Pilots of a Southwest Airlines Boeing 737 Max 8 were forced to land Tuesday, marking another instance of safety concerns surrounding the controversial craft. No passengers were on board when the plane made its emergency landing.
The pilots were scheduled to arrive at the Southern California Logistics Airport in Victorville, CA before they noticed issues with the engine. The plane will land in Southwest Airlines’ maintenance facility in Orlando, FL for inspection.
“The FAA said in a statement that it was investigating the landing,” The Hill reported. But House Transportation Committee Chairman Peter DeFazio (D-OR) suggested that the word of the Federal Aviation Administration wasn’t going to be good enough in ensuring the safety of their planes.
“The traveling public needs assurances that the FAA will only recertify the aircraft for flight if and when the FAA, outside safety and technical experts, and pilots agree the aircraft is safe to fly,” DeFazio said Tuesday.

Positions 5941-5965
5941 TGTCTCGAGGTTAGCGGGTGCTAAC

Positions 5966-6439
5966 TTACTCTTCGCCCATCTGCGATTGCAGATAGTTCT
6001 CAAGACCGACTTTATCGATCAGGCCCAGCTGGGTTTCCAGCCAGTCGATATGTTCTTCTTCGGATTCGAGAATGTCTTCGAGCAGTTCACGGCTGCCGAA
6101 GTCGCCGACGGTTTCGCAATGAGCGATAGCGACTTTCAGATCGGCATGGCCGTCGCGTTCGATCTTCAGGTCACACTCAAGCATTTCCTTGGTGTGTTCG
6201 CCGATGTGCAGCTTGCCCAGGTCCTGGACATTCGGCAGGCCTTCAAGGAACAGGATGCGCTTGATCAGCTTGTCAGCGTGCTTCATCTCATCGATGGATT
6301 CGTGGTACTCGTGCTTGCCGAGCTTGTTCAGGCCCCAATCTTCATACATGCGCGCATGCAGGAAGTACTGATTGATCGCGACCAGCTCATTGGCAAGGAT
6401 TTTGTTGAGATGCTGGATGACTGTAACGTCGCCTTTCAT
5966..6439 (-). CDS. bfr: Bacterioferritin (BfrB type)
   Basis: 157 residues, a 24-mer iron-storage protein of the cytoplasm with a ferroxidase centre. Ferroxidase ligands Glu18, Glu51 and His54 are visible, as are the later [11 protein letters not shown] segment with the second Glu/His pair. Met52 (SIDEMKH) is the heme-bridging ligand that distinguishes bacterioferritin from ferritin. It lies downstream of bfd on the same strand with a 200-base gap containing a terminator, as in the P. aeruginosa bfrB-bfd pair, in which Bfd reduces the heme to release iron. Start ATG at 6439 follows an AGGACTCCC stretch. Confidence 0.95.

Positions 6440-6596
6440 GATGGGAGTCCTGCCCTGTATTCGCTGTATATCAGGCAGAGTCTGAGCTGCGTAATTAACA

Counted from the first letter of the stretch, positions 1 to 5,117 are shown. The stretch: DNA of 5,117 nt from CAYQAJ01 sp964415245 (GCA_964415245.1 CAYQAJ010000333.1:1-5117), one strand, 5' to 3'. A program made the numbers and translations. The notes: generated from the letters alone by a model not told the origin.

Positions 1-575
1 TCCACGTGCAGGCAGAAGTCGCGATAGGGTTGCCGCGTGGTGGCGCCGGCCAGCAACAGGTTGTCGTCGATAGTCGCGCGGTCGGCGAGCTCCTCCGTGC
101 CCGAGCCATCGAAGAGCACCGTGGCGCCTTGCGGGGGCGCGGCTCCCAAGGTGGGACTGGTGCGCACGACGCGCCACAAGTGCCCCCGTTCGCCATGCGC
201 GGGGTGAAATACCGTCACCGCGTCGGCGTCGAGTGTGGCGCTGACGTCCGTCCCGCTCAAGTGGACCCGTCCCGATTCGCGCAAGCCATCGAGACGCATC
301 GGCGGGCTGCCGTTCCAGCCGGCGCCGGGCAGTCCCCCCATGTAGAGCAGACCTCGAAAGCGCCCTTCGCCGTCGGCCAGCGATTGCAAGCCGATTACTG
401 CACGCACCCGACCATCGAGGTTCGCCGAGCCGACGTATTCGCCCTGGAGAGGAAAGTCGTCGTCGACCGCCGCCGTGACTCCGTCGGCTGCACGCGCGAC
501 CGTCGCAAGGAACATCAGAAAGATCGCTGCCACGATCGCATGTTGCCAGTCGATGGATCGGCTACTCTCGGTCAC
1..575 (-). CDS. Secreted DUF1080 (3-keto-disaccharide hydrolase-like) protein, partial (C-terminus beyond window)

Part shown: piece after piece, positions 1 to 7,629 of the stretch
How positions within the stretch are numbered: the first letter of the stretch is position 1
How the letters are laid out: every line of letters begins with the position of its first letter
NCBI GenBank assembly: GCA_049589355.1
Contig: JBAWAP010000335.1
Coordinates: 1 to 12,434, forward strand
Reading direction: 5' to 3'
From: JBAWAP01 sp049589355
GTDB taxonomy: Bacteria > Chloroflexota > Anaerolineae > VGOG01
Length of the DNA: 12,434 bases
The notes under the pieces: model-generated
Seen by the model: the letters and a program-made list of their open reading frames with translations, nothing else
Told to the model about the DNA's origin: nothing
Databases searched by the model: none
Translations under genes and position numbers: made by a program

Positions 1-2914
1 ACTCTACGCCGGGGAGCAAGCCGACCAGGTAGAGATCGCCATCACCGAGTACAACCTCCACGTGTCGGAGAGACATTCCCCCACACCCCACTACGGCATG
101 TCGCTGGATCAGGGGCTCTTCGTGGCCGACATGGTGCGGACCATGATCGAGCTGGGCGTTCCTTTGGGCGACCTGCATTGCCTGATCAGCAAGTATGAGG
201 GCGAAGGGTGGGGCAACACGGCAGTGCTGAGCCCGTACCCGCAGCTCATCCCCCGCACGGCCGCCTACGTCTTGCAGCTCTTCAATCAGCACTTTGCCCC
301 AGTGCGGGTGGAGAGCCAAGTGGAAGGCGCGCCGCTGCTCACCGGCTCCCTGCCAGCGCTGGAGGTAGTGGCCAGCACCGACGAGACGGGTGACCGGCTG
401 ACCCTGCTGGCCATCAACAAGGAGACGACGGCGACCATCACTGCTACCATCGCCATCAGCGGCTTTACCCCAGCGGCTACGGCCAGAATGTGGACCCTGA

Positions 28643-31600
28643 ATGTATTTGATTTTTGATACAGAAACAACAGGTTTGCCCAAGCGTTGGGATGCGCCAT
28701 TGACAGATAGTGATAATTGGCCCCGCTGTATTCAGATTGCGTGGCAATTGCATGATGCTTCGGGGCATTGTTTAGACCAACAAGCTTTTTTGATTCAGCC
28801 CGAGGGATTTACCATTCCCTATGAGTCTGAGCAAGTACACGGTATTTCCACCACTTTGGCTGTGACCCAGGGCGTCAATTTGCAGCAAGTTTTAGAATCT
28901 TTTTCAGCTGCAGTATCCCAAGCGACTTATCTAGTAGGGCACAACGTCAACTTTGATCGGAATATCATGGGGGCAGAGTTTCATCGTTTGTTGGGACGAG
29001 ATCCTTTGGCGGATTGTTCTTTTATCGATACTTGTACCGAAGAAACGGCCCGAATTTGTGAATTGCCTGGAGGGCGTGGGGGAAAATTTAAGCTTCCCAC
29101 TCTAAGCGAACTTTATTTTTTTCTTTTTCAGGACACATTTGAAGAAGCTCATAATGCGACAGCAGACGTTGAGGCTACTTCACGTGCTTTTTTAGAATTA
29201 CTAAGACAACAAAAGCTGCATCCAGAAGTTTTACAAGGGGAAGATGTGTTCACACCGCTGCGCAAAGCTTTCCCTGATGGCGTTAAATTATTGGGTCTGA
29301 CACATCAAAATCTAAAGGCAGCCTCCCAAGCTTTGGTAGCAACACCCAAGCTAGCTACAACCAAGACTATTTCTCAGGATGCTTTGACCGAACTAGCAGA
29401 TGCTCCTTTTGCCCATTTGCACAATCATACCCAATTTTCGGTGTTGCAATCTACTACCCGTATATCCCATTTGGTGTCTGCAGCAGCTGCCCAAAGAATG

Before President Trump announced on Mar. 13 that the U.S. would ground all of their Max 8 and Max 9 planes, the FAA stated that they found no evidence of faulty behavior from the models to warrant grounding them. Their decision came just after two Max 8 planes crashed within six months, killing all of their passengers.
Policy makers on the left and right disagreed. Sens. Ted Cruz (R-TX), Elizabeth Warren (D-MA), Mitt Romney (R-UH) and Dianne Feinstein (D-CA) all called for Boeing to ground their planes. Trump also shared concerns about the planes, but The New York Times said that Dennis Muilenburg, president and CEO of Boeing, called the president and, “encouraged him to keep the planes flying.”
“Yet Boeing did not make Mr. Muilenburg or other executives available for interviews at the time,” The Times reported. “Nor did anyone in Washington — like Transportation Secretary Elaine Chao or Daniel Elwell, the acting F.A.A. chief — truly step forward to become the face of the government response.”
Boeing executives, excluding Muilenburg, will meet today in Renton, WA with around 200 pilots and regulators to discuss possible changes to the 737 Max models.